Dave, the estate planner, then surprised me. He said that he doesn’t have much opportunity to refer work to financial planners. When I asked why (it seems like an obvious cross referral relationship to me), Dave simply said that his T&E clients never ask for a referral to a financial planner.
Jim, the financial planner, smiled immediately. Dave had just made his point. I, on the other hand, suddenly realized that I have some additional educating to do. Unless Dave has some aversion to financial planning, it seems to me that maybe Dave is not being proactive enough.
In speaking with your clients and business contacts, you can choose to focus only on the legal issues that they present to you. But if you want to make more referrals, spend time asking more open ended questions (about their interests, their families, their businesses, etc.) If you become a good listener, you will learn about opportunities to sell your own services or services that other lawyers in your firm may be able to provide. But if you become a great listener, you may even identify needs that other professionals may be able to satisfy. And the more you do this, the more referrals you will be able to make.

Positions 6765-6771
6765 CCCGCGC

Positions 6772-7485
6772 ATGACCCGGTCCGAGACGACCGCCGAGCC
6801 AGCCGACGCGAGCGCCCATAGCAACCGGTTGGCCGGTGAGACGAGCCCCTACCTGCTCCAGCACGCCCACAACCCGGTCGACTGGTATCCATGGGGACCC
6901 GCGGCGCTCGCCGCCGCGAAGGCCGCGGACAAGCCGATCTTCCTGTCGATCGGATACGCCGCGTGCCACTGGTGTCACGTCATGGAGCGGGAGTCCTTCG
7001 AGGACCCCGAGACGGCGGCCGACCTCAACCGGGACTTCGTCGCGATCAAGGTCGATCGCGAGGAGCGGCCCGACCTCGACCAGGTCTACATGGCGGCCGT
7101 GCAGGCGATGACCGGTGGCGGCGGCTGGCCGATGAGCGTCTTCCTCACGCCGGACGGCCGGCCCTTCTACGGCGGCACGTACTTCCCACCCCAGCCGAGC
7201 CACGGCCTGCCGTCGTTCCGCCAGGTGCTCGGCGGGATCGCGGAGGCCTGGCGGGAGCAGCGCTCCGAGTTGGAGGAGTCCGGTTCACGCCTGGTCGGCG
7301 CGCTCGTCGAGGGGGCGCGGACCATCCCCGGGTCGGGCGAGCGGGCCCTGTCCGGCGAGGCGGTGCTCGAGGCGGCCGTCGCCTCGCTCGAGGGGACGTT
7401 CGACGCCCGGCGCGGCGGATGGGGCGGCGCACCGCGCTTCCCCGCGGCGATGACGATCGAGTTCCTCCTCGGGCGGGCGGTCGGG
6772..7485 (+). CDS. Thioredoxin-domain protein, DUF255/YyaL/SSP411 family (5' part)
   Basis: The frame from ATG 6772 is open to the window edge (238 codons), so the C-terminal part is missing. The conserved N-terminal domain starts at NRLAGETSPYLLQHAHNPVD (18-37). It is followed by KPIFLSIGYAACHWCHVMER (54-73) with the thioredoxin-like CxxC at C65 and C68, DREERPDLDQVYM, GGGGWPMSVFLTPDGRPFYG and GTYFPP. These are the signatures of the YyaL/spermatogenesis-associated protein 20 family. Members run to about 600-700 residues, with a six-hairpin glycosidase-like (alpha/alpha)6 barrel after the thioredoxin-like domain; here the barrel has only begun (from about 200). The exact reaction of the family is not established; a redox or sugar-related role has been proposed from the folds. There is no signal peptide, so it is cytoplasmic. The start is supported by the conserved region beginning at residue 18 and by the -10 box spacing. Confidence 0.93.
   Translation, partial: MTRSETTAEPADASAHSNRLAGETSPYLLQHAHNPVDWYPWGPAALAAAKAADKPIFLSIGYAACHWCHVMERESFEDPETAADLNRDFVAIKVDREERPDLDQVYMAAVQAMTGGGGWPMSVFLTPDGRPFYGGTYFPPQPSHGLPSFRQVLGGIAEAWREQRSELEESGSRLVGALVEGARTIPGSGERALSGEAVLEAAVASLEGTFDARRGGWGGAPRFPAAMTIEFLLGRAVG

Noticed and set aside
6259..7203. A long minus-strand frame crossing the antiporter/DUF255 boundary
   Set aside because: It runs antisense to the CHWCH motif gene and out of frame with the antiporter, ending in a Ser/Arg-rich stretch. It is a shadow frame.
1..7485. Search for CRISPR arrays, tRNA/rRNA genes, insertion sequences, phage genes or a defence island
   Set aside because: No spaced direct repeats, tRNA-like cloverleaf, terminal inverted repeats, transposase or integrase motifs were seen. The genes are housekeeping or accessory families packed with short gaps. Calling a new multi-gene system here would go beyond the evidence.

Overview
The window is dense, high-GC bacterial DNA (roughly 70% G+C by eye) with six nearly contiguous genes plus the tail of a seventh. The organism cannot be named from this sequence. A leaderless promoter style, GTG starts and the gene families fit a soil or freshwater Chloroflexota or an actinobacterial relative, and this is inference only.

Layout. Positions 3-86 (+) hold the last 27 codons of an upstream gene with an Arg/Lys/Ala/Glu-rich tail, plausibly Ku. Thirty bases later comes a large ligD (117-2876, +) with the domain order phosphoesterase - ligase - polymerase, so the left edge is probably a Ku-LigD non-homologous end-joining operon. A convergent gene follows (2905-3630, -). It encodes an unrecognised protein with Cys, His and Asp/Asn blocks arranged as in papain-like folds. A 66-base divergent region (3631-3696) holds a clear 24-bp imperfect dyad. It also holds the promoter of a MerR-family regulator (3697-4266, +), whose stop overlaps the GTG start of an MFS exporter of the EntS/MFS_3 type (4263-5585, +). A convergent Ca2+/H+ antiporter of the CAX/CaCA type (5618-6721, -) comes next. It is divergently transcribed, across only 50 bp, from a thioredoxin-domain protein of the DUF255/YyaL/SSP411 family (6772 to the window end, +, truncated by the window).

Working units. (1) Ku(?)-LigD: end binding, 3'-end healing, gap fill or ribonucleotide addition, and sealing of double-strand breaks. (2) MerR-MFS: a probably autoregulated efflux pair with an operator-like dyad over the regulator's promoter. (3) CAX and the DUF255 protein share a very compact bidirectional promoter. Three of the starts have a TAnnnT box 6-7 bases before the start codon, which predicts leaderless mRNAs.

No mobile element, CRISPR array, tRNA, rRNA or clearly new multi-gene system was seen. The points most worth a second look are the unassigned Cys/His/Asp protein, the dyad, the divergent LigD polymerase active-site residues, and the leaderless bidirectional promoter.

This is not only the right thing to do (and feels good as well), but it will certainly help your own practice to grow. So start asking questions.
Firms will maintain their profitability in the coming year by making fewer partners and by de-equitizing under-performing partners. These are some of the key findings in a report issued by consulting firm AltmanWeil.
Nearly 40% of firms made fewer partnership offers in 2009, and 50% indicated that they will or might do so in 2010. Over a quarter of all law firms reported de-equitizing partners in 2009 and 37% will or might do so this year. An additional 14% extended the partnership track in 2009 and 20% will or might do so in 2010. The majority of firms expect each of these trends to be permanent going forward.
In addition, the report goes on to say that use of contract lawyering is expected to rise while many firms remain resistant to overseas outsourcing.